Rotorua Trails Trust is a not-for-profit organisation that builds and maintains the mountain biking, equestrian and walking trails in Rotorua's Whakarewarewa Forest.
One hundred and eighty kilometres of mountain bike trails combine with roads and walking tracks to make up the 300km-network winding through the forest. “It’s a fair chunk of land to get around!” laughs Kris O’Driscoll, the Trust’s Operations Manager.
However, there are limits to the type of vehicles that are permitted in the Whakarewarewa Forest. “We can’t use motorbikes; they’re not allowed,” Kris explains. “We do have utes, but that’s not the easiest way to get into the trails. And once you’ve pushed open a few forestry gates you get a bit over that; they’re not light!”
“We also don’t want to destroy the tracks. Motorbikes and other heavy vehicles can damage the trails.”
Until recently, the maintenance team would use ebikes to make their way into the forest, but trying to transport tools like chainsaws, rakes and spades on an ebike proved challenging.
The solution came in the form of a 2x2 electric off-road bike, provided by innovative Kiwi company, UBCO. UBCO – the Utility Bike Co – was founded in Mount Maunganui by entrepreneurs Anthony Clyde and Darryl Neal who came up with a prototype originally known as ‘Steed: the two-wheel drive electric workhorse.’ The bike caught the eye of Tim Allen at Field Days Innovations in 2014, and he came on board as CEO of the newly formed company the next year.
Today the UBCO bike is in its fifth generation.
Lightweight, emission-free and almost silent to run, UBCO bikes are designed as a practical and environmentally-friendly alternative to combustion engine farm bikes.
“We’ve really marketed the bikes on their own merit, rather than them being electric vehicles,” Tim says. “At the end of the day they have to work. Being based in New Zealand is a both a blessing and a curse. It’s probably the toughest off-roading environment in the world and the sector that we chose to go into is the hardest on any vehicle. It’s wetter, tougher and harder than most places.”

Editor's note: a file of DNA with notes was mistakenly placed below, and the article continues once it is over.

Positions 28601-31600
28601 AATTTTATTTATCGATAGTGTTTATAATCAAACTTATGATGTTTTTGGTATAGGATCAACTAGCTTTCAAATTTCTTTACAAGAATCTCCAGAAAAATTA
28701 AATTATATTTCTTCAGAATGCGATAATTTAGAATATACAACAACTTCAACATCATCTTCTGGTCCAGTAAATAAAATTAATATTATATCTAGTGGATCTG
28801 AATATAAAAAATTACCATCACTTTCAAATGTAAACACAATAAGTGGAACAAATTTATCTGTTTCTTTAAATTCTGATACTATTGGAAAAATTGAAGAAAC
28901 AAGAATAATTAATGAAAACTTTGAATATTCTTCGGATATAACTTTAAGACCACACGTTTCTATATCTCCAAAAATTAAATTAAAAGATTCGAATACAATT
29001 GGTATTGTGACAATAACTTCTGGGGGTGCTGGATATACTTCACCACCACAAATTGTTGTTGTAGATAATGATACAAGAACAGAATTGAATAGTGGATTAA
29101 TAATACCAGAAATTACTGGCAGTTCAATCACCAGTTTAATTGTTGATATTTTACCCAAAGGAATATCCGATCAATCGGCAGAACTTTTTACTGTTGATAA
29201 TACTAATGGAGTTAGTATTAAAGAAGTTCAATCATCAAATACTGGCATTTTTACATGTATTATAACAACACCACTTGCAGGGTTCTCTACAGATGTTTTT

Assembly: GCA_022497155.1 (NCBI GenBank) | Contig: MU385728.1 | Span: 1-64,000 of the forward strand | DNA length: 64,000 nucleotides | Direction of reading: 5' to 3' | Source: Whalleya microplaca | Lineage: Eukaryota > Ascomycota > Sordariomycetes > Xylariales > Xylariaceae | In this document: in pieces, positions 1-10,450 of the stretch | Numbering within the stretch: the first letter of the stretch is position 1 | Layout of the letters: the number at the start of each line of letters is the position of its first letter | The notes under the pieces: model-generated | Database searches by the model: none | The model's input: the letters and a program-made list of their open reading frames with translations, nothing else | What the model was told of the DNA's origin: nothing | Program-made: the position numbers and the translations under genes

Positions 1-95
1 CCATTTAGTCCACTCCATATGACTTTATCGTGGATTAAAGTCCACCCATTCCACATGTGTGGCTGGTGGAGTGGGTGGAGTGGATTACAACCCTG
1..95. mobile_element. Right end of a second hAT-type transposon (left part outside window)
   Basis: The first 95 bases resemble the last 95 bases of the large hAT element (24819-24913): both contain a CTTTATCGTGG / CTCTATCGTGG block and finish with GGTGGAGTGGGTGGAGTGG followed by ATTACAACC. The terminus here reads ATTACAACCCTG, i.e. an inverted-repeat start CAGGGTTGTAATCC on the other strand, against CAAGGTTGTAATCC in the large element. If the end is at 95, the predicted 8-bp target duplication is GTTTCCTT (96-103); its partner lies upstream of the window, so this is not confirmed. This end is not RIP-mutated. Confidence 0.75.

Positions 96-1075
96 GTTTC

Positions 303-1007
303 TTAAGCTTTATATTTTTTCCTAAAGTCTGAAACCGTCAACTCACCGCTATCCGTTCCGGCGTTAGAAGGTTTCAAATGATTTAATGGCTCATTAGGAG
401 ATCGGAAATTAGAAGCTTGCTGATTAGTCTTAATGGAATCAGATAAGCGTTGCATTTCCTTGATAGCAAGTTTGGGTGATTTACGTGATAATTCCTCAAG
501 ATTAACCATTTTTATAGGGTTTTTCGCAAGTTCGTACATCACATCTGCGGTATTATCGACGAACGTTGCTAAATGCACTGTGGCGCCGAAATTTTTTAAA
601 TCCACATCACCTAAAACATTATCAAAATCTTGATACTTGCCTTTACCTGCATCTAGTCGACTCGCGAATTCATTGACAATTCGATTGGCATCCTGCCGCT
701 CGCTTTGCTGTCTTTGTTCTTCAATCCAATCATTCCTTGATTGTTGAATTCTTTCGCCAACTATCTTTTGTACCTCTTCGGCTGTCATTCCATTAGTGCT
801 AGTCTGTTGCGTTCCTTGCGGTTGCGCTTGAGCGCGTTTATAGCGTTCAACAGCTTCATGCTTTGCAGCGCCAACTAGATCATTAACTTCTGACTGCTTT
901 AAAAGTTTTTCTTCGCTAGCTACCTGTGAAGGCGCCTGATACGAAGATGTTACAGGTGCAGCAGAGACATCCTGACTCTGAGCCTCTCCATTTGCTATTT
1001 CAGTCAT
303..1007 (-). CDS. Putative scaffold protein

But UBCO has been successful in building hardworking off-road bikes that are up to the challenge.
For Kris and the team at Rotorua Trails Trust, the UBCO bike has made their jobs much easier. “The UBCO has been amazing because we can strap the tools to it,” Kris says. “They’ve also got accessory kits that are really useful; we’ve got a box on the back to transport all the gear that we need.”
“The UBCO is light enough that it doesn’t damage the trails and it’s fun to ride. It’s zippy and doesn’t feel like some massive motorbike,” Kris continues. “I’ve ridden farm bikes before which always felt like they were a bit much for me. I’ve also come off and thought ‘that wasn’t much fun.’ I’ve been worried that I might kill myself rather than actually enjoying the ride.”
Being battery-powered, with no chain, exhaust or engine, the UBCO bike is also a very quiet ride.
“People are in the Whakarewarewa Forest to enjoy quiet reflection and time outdoors, so having a motorbike zooming around would not really add to that ambience,” Kris says. “Having an UBCO that is silent is a lot more beneficial for what we do.”
“For people who haven’t been on an electric vehicle before, or need convincing, most concerns are about the battery,” Tim adds. “They want to know how long it will last. But interestingly, range hasn’t really been an issue so far. On a farm, people are travelling about 10-20km per day, so it’s not massive. Our batteries are is well and truly capable of doing that.”
Kris agrees. “We’ve actually got a lot of land that we have to cover, but the UBCO battery seems to last for ages. It’s great knowing that our team can get all around the forest without us having to go and pick them up on the other side because they’ve run out of juice.”
Reported by Jo Percival for our AA Directions Spring 2021 issue